Thursday 15 April 2010


Bone marrow. Are we actually meant to eat it? Does it actually taste good? How does one cook it? Well this is all dependant on the individual. I love bone marrow. I love sucking the marrow out of the bone (especially if it’s been cooked for a while in a stew or curry), and I believe, if you enjoy this, you have the acquired taste for marrow. The texture is a little bit like kidneys, and this can put some people off. The marrow is where all the goodness is, nutrients and favour. When a stock is made with a carcase, the marrow in the bone is where the essence of the beast is and this is what gives the stock it’s flavour. I can understand that some people may find it a rather gross concept, and that’s fine. But allow me to try and convince you marrow is worth trying. I have decided to do a Vietnamese Spring Roll recipe, but using calf’s leg bone marrow to add a subtle taste of beef within a fresh crunchy oriental salad filling.

Firstly I headed down to Deptford to visit the oriental supermarket and the butchers. I asked the butchers for a calf’s leg bone. This is something most butchers keep as scraps. He showed me the whole bone, but the sight of it scared me a little. It was huge! So I asked for him to cut it in two. He did. It still looked daunting. I asked if he could cut it so it’d be easier to remove the bone marrow. He cut each half down the middle, resulting in four cross sections. The best part was the cost, a whole £1.50. Lovely!

It is recommended the bones go in the oven on a high heat for 20 minuets, but as I had more surface area exposed, I decided to keep them in for 15 instead, allowing the marrow to really crisp up on the top. The bone is done when it has turned golden. Whilst the bone sat in the oven, I stated on the salad:

I cut the following ingredients into long thin strips (it’s nice to keep things consistent):

• Salted, drained Cucumber (leave the cucumber in a collider with salt to drain off moister
• Unripe mango
• Bean sprouts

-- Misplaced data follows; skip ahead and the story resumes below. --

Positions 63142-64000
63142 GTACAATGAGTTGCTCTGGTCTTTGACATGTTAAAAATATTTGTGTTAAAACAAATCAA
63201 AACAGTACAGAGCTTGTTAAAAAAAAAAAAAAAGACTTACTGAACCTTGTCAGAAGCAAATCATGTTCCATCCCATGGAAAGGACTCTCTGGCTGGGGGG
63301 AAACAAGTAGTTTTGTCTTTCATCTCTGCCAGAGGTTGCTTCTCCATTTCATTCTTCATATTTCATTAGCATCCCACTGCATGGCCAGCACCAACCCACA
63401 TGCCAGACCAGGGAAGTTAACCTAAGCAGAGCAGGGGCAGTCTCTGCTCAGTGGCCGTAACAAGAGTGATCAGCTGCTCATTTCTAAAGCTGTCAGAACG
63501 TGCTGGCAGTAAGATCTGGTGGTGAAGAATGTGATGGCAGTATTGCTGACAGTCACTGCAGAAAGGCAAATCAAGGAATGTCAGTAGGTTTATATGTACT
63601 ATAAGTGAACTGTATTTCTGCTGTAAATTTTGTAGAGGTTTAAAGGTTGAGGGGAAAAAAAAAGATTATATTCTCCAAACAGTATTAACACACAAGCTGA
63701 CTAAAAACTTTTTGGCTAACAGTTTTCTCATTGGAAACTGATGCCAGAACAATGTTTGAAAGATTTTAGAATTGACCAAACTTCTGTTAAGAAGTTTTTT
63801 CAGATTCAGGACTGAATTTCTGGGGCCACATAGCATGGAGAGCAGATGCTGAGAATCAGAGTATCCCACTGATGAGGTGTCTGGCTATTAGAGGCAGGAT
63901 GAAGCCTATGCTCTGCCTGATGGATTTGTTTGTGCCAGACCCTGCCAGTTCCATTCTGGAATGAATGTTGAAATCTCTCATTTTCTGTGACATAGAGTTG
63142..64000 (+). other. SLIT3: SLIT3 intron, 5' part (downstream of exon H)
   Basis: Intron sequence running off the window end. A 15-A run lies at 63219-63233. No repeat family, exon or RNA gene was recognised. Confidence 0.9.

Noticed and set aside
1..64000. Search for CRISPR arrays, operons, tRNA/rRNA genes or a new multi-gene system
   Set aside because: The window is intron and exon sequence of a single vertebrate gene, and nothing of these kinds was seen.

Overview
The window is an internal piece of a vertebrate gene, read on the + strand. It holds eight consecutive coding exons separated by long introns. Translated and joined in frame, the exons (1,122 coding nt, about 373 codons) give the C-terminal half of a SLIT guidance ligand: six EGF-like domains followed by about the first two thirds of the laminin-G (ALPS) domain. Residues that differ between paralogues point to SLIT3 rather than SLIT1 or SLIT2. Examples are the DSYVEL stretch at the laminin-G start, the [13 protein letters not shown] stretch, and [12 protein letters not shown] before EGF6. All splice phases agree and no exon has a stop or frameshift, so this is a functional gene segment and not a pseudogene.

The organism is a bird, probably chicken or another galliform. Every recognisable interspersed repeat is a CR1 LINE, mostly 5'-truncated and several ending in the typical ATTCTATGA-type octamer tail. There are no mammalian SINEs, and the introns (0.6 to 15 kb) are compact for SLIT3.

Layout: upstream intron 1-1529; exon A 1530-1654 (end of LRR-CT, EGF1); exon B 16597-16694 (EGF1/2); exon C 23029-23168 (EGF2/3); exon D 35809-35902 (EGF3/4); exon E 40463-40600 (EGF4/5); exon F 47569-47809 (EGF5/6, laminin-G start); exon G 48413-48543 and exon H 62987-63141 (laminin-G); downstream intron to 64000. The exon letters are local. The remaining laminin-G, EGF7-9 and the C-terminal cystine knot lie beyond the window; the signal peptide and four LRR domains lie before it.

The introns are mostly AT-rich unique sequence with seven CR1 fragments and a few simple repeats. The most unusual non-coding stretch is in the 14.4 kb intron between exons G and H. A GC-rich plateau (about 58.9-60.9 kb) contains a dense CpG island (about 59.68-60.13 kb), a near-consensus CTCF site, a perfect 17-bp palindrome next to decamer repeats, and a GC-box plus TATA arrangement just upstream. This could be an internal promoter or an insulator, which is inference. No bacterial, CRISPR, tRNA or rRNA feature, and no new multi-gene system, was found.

• Mushrooms
• The whites of spring onions

For the dressing:

• 2 tbsp rice wine vinegar
• 1 tbsp fish sauce
• Corriander
• Thai Basil
• Green Chillies (according to taste)
• Salt
• Pepper

Bone marrow:
• Scrapped out of the bone
• Chopped up as fine as possible

So I combined everything together, mixed it up really well, then set to work on the rice papers. These can be tricky buggers if not done right. Some people suggest letting the papers sit in warm water till they soften up, and use as appropriate. I don’t like this technique, I find it rather fiddly. So I got a plate and a cup of warm water; I place the dried rice paper on the plate and using my hand “massaged” 2 tbsp of the water into the paper till malleable. I then take my rice paper and start to roll. After many tried and tested methods of rolling, this is my preferred choice:

After rolled, they can be fried in a tiny bit of oil, to allow the skin to crisp up a little, but I decided to serve them as they were. I do advise leaving them to sit in the fridge for a bit, so they dry out and also have a clean, fresh crunch when bitten into. I toughly enjoyed my spring rolls, and so did my friends. I think it’s a good way of introducing the taste of bone marrow. I dare anyone to tell me they don’t like marrow done this way…. Happy eatings : )

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